Music is Africa as Africa is music. The continent is the only one in the world where you will find every activity done with music. Fishermen sing to draw their nets; mothers sing to calm their babies; women sing to cook; children sing while playing and men sing to chop down trees.
Music is in the DNA of Africans and what else do we call Africans who have achieved global acclaim with music if not legends. Africa is blessed with some music legends who have entertained the continent with splendor while gaining the attention of the world with their art.
Oh Afrika highlights some key music legends from Africa who will forever remain in the hearts of many people of African descent.
The only group in the list, Osibisa Band is the first African heritage band to receive world recognition. The Ghanaian Afrobeat band was founded in London in 1969. Their music is noted as the style that birthed “World Music” genre. Their music made them some of the richest ever African musicians. The band was made up of 4 expatriate Ghanaians and 3 Caribbean musicians. The band has close to 20 albums to their name. Their music has been used in several movies and they have toured the world with their music. They are popularly known for the songs “Welcome Home”, “We are Going” and “Celebrations”.
Angelique Kidjo is a Grammy award-winning Beninese Singer, songwriter, actress and activist. She is very popular for her elaborate and creative music videos and was named the Premier African Diva by Time Magazine. She is also named as one of Africa’s most iconic figures. Born on the 14th July 1960, Angelique currently lives in New York City and is a contributor to the New York Times. Angelique is not only celebrated for her music but her beauty and fluency in Yoruba, Fon, English and French.
Hugh Masekela was a South African trumpeter, composer and singer born on the 4th of April 1939. He was also a flugelhornist and cornetist. Described as the South African Father of Jazz Music, Hugh enjoyed worldwide acclaim and wrote the song sang by Miriam Makeba, Soweto Blue. He was also known for being instrumental against apartheid through music. Hugh was a philanthropist on the board of a not-for-profit organization, The Lunchbox Fund that fed students in township schools. He never had a stable marriage and was once married to Miriam Makeba from 1964 to 1966. Hugh died in 2018 from prostate cancer.
Miriam Makeba, nicknamed Mama Africa was a South African female musician born in 1932. She entered the entertainment industry at a time when women were frowned upon for taking up such a career. She began singing professionally after having her first child at 17. She sang with the Cuban Brothers. After featuring in the anti-apartheid film, Come Back Africa, Miriam gained popularity in the USA. Miriam had a short marriage with Hugh Masekela and lost her fame in the USA when she began singing music on apartheid. Miriam fell ill in Italy and suffered a fatal heart attack after performing her hit song “Pata Pata” on 9th November 2008.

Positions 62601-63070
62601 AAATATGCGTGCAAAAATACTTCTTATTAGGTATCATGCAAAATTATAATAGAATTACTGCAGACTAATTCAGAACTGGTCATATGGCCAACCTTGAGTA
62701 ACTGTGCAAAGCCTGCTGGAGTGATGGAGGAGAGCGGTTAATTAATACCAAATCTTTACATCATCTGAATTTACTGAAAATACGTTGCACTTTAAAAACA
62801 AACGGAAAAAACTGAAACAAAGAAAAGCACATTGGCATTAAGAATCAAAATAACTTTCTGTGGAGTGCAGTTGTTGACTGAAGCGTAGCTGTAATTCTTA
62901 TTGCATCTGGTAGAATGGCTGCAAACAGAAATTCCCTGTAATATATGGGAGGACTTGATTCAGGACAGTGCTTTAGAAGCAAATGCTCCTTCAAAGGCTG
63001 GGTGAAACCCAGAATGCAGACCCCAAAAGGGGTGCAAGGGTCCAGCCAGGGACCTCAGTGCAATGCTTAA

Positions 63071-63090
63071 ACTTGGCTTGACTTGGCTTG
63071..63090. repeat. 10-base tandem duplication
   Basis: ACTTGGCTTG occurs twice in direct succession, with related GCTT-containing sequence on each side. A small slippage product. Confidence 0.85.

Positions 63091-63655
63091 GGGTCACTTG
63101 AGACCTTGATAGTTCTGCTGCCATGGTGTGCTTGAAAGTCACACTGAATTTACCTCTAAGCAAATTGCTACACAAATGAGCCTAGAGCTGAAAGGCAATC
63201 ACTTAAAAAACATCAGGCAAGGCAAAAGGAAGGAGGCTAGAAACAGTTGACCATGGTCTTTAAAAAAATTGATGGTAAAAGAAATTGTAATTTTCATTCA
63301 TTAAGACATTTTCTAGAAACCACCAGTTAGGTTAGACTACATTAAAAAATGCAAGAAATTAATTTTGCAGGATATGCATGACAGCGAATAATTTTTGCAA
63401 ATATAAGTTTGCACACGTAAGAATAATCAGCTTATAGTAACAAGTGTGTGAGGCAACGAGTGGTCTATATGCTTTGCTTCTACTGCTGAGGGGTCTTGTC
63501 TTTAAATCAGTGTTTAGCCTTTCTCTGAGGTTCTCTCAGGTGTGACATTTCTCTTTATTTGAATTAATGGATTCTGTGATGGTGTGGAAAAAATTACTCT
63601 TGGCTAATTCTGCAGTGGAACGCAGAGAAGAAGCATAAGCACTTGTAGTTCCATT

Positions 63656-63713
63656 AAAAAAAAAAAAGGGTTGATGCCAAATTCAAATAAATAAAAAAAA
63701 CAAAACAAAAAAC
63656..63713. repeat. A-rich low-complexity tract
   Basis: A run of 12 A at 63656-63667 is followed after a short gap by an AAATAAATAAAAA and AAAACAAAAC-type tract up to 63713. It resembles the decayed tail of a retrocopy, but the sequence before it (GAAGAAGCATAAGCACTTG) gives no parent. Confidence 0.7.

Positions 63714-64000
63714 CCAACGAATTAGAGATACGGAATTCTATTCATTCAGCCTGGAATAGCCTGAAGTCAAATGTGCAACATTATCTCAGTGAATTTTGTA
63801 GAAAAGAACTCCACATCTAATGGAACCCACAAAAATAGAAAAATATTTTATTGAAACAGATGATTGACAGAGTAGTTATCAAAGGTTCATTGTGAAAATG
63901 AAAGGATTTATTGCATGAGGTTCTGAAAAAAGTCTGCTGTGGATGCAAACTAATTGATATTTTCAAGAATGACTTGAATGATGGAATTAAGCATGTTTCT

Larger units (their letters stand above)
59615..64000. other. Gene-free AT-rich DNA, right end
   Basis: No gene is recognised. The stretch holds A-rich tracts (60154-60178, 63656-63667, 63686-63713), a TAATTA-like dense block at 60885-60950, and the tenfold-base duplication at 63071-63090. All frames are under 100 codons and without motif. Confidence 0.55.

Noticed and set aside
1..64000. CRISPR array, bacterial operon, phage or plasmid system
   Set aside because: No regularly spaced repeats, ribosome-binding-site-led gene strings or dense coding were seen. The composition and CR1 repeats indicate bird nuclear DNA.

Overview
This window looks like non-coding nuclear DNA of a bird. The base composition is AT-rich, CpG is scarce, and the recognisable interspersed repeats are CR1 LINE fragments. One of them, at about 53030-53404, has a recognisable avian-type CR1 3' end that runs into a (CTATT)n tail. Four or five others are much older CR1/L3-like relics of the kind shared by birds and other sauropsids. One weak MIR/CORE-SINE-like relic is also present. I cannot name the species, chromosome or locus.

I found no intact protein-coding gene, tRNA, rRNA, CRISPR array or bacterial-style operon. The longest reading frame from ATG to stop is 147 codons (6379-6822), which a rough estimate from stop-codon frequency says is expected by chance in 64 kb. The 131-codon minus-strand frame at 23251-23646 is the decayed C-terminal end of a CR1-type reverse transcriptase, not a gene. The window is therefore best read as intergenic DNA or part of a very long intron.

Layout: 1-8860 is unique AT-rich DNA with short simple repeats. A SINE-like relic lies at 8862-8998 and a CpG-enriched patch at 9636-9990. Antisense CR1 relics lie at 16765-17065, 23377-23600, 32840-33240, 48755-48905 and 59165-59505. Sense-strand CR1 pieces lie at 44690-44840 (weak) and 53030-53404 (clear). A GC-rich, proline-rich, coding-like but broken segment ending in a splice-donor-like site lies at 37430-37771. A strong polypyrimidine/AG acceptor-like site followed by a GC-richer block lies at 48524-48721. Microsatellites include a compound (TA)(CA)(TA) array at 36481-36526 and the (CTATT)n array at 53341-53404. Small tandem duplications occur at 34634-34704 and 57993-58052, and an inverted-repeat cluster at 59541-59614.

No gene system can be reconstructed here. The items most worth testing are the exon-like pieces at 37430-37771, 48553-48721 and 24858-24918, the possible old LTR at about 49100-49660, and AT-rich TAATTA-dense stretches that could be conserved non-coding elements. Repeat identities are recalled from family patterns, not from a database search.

Lucky Dube is considered as one of the best Reggae artists to come from Africa. The Black South African Rastafarian was born on the 3rd of August 1964 and worked as a gardener before doing music. He recorded 22 albums in English, Zulu and Afrikaans. He was South Africa’s Biggest Selling Reggae Artiste and penetrated the western scene going on tour. His music is considered as thoughtful and filled with many personal experiences. In October 2007 he was killed in Johannesburg after dropping off his kids at their uncle’s house. He is best known for his song on Unity “Different Colors, One People”.
Known as Fela Kuti, Fela Anikulapo Kuti is a Nigerian born musician who made waves for his nonconformity, ideals and radical character. Born on the 15th of October 1938, Fela was a musician, composer, multi-instrumentalist, human right activist and political unorthodox. Known as the pioneer of Afrobeat, Fela enjoyed a stunning popularity through his music. He was also a human rights activist and Pan Africanist who faced many issues with Nigerian politicians and law due to the fact that he was confident in speaking his mind either through music or random conversations. He had a band called the Afrika ’70, a nightclub in the Empire Hotel called The Afrika Shrine and he set up the Kalakuta Republic which was his music studio. He made the decision to sing in Pidgin music. Fela Kuti and his music is a huge influence on creatives all over the world. The music festival in Nigeria, Felabration, is in his honour and it’s one the biggest music festivals in Africa. He died on the 2nd of August 1997. Some of his popular songs include Lady and Zombie.